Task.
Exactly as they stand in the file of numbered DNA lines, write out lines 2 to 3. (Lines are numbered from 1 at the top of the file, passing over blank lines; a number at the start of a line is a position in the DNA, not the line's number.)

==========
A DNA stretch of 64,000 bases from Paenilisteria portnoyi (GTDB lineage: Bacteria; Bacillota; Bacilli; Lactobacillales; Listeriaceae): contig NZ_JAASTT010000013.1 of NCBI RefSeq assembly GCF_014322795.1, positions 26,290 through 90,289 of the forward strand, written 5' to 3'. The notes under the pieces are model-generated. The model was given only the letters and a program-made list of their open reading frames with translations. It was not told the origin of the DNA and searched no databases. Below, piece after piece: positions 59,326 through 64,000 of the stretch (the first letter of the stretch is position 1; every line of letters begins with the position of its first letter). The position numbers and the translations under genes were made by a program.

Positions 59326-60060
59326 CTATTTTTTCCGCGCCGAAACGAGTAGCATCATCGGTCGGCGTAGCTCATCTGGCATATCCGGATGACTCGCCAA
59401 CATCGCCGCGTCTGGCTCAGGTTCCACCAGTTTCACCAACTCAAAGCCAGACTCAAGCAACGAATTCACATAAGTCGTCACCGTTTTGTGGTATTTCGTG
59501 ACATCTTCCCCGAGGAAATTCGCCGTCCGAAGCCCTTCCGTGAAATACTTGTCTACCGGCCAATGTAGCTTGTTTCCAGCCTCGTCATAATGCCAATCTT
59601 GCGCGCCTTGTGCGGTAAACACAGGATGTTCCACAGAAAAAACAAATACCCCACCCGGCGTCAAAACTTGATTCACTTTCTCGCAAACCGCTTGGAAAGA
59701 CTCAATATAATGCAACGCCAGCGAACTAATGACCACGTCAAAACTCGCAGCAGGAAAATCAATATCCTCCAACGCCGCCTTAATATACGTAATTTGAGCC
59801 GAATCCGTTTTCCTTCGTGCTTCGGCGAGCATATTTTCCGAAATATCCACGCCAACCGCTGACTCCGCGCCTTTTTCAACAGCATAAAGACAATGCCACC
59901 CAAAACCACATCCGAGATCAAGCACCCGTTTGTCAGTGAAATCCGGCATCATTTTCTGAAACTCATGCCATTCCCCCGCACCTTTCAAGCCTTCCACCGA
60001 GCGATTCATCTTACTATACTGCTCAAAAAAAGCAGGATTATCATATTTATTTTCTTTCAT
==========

Positions 59326-60060
59326 CTATTTTTTCCGCGCCGAAACGAGTAGCATCATCGGTCGGCGTAGCTCATCTGGCATATCCGGATGACTCGCCAA